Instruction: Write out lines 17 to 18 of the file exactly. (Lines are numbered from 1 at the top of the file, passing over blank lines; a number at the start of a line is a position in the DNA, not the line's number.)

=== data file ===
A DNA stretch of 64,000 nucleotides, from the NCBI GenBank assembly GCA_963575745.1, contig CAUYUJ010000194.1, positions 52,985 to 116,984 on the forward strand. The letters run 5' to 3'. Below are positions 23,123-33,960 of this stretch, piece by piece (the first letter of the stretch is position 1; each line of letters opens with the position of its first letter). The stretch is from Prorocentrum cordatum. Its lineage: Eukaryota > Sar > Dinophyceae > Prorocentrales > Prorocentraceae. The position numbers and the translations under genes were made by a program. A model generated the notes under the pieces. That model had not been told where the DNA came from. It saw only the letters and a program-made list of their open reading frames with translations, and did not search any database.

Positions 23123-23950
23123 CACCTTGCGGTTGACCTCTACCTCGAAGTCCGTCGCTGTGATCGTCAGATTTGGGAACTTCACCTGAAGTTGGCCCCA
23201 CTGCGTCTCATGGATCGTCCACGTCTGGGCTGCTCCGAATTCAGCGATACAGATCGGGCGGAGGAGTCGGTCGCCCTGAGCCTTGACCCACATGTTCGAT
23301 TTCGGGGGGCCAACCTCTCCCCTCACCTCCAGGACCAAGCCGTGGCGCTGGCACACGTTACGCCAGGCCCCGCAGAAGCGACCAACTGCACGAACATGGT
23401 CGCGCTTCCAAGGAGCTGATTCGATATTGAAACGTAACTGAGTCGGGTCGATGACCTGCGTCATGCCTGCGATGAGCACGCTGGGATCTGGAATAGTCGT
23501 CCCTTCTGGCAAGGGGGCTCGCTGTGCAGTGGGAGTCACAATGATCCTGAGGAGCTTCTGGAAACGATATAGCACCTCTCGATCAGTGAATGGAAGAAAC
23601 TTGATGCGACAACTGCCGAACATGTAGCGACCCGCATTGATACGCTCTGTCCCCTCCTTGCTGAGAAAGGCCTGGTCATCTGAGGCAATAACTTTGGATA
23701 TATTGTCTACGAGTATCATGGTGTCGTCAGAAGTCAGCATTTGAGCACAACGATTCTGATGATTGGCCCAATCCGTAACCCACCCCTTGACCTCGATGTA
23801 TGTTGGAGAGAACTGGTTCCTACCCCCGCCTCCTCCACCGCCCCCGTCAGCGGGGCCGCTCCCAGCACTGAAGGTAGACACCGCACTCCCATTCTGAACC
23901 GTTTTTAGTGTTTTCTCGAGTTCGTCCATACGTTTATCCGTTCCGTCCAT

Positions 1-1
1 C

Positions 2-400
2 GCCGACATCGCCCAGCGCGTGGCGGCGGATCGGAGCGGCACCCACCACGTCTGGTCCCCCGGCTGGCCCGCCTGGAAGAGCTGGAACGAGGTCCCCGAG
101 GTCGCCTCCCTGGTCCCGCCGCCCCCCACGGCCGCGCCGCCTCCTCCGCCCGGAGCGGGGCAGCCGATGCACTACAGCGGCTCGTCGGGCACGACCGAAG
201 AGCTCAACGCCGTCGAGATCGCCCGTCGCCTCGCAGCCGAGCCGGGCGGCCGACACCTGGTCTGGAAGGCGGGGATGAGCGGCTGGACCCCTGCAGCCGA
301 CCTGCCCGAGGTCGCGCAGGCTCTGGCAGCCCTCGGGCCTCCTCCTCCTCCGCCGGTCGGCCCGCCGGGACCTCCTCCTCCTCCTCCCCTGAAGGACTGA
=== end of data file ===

201 AGCTCAACGCCGTCGAGATCGCCCGTCGCCTCGCAGCCGAGCCGGGCGGCCGACACCTGGTCTGGAAGGCGGGGATGAGCGGCTGGACCCCTGCAGCCGA
301 CCTGCCCGAGGTCGCGCAGGCTCTGGCAGCCCTCGGGCCTCCTCCTCCTCCGCCGGTCGGCCCGCCGGGACCTCCTCCTCCTCCTCCCCTGAAGGACTGA